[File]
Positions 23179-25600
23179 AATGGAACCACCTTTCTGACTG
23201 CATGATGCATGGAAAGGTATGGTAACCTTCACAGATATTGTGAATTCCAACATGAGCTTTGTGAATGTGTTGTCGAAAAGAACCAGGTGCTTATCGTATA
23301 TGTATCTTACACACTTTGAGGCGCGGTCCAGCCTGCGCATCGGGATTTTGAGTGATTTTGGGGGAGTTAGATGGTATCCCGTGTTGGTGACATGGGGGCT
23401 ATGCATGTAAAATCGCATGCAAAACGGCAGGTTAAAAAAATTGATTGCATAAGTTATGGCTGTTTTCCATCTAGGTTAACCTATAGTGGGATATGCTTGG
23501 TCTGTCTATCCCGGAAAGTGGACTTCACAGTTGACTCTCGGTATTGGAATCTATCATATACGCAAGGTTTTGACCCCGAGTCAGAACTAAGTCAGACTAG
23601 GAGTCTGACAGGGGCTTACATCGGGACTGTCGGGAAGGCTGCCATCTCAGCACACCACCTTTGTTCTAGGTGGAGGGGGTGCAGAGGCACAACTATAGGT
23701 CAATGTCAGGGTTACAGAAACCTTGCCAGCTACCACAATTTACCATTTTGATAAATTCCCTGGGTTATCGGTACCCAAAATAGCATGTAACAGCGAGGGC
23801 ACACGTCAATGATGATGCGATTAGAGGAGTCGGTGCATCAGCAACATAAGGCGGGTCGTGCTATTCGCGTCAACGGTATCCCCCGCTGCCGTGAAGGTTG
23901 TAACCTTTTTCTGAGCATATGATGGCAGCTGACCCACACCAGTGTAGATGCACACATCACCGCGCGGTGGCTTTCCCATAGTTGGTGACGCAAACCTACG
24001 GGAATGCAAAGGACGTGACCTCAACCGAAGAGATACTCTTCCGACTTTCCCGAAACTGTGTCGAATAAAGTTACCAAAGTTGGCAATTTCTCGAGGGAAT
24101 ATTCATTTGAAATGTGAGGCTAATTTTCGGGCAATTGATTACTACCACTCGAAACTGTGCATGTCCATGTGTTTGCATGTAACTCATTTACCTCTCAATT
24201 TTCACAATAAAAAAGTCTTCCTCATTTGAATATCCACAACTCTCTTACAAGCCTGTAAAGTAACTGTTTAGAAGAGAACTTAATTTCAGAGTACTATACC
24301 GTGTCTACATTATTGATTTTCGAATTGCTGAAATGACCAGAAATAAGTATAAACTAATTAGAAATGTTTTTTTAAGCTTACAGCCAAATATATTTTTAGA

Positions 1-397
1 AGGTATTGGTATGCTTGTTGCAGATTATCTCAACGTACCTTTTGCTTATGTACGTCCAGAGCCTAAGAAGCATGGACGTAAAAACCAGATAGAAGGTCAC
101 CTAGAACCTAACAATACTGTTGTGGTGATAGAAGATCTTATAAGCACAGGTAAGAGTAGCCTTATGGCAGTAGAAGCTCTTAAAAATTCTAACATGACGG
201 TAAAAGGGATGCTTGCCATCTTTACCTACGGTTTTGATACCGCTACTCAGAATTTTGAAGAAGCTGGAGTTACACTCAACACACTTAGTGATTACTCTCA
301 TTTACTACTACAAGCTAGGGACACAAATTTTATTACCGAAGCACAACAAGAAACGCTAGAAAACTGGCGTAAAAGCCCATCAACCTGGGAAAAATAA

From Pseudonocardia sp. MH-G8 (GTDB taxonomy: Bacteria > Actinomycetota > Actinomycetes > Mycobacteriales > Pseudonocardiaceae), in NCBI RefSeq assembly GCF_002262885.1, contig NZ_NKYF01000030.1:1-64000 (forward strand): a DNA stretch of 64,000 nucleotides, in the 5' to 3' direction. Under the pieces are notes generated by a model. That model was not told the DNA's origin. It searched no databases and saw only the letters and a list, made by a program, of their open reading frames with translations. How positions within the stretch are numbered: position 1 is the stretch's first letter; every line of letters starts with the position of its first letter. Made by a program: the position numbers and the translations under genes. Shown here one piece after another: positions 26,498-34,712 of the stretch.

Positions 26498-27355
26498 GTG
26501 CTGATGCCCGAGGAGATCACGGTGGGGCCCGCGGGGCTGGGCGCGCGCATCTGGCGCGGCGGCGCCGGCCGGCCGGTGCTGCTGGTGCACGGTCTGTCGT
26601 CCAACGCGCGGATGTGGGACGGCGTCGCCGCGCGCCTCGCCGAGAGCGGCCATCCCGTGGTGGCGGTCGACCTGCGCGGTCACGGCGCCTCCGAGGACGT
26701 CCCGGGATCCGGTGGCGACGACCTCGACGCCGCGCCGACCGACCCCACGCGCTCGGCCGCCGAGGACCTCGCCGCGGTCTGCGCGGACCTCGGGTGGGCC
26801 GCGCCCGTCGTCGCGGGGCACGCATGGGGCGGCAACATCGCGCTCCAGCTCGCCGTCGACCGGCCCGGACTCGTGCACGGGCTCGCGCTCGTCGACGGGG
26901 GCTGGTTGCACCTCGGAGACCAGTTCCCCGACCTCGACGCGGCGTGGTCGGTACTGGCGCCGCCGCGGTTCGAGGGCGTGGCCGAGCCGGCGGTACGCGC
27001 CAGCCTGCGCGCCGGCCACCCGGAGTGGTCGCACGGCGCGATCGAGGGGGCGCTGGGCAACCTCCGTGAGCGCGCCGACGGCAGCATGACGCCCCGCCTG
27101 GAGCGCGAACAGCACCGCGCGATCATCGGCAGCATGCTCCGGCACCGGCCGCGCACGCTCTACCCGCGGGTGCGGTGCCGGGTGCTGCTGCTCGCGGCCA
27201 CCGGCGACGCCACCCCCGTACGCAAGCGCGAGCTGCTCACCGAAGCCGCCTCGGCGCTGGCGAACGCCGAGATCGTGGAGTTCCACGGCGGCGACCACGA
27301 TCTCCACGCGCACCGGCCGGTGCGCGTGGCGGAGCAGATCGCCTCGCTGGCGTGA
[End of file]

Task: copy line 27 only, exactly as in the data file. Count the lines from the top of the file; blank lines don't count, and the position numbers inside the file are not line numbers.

26901 GCTGGTTGCACCTCGGAGACCAGTTCCCCGACCTCGACGCGGCGTGGTCGGTACTGGCGCCGCCGCGGTTCGAGGGCGTGGCCGAGCCGGCGGTACGCGC